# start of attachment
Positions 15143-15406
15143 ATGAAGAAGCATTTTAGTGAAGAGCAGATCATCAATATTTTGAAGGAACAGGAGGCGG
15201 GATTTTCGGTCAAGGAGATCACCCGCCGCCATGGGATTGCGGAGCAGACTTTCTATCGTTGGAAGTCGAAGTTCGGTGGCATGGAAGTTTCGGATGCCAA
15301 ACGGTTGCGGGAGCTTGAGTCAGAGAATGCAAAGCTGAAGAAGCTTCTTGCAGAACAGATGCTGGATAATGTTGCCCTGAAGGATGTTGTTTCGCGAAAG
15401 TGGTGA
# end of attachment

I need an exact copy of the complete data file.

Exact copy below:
Positions 15143-15406
15143 ATGAAGAAGCATTTTAGTGAAGAGCAGATCATCAATATTTTGAAGGAACAGGAGGCGG
15201 GATTTTCGGTCAAGGAGATCACCCGCCGCCATGGGATTGCGGAGCAGACTTTCTATCGTTGGAAGTCGAAGTTCGGTGGCATGGAAGTTTCGGATGCCAA
15301 ACGGTTGCGGGAGCTTGAGTCAGAGAATGCAAAGCTGAAGAAGCTTCTTGCAGAACAGATGCTGGATAATGTTGCCCTGAAGGATGTTGTTTCGCGAAAG
15401 TGGTGA